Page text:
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Hawabai Sumra

Interview Summary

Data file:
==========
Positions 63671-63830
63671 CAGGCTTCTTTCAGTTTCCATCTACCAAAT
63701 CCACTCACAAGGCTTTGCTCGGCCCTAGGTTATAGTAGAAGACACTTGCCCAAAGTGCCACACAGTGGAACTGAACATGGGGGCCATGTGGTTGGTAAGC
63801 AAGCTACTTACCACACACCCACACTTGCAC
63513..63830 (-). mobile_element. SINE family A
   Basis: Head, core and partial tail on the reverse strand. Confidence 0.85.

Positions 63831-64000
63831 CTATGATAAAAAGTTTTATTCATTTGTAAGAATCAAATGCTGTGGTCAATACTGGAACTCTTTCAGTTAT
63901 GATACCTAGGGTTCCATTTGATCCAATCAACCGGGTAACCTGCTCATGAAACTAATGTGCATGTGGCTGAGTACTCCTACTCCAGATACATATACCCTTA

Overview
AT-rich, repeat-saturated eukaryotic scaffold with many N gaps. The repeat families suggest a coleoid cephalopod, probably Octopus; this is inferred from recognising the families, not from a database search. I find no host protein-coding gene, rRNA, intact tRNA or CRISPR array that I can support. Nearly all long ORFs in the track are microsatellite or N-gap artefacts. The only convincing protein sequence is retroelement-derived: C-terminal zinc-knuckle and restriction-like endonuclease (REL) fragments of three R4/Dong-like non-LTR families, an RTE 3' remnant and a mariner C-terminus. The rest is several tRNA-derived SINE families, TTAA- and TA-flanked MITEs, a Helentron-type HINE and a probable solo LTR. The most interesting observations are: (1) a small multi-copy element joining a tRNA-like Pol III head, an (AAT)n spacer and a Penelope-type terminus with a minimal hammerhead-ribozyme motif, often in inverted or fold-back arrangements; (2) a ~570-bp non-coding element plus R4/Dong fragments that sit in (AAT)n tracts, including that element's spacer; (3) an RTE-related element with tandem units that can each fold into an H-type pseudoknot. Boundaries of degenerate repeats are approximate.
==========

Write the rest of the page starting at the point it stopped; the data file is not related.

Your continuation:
A very gentle and soft-spoken woman, Hawabai Ibrahim Sumra politely permitted us to record her experiences working in the bandhani craft. She told us that unlike many others, she did not enter the craft in her childhood but came to it later, in her twenties, following her marriage. Before this, Hawabai worked as a daily labourer (known as a moll in Kachchhi). She learnt how to tie bandhani from others and has now passed on those skills to her granddaughter, Kajbai, who also does the same work. In the absence of the parents, Hawabai brought up her granddaughter, who is now a teenager. Hawabai added that she believed passing on the skill of bandh tying would be beneficial for her granddaughter’s future independence. She told us that many women from her quarter (or fadio) work in the same profession, and are employed by the wholesale firm of Kadarbhai. The women tie whenever they are not engaged in their household work. For Hawabai, the afternoons are especially important to spend a few precious hours to focus on the work. Coming from a poor background, her bandhani work is an important source of income for Hawabai and all the other women in her fadio. This part-time profession earns Hawabai around 450 Rupees a fortnight; although if she works quickly her monthly earnings can reach 1,500 to 1,800 Rupees. She explains that the girls who are new to the profession begin by doing scattered single bandh called bhindi and regularly change their thread. Once they master the art, they tie numerous bandhs with a single thread. The girls start to learn the work while still of school-going age, and by the time they are in their late teens many of them are quick and proficient tiers.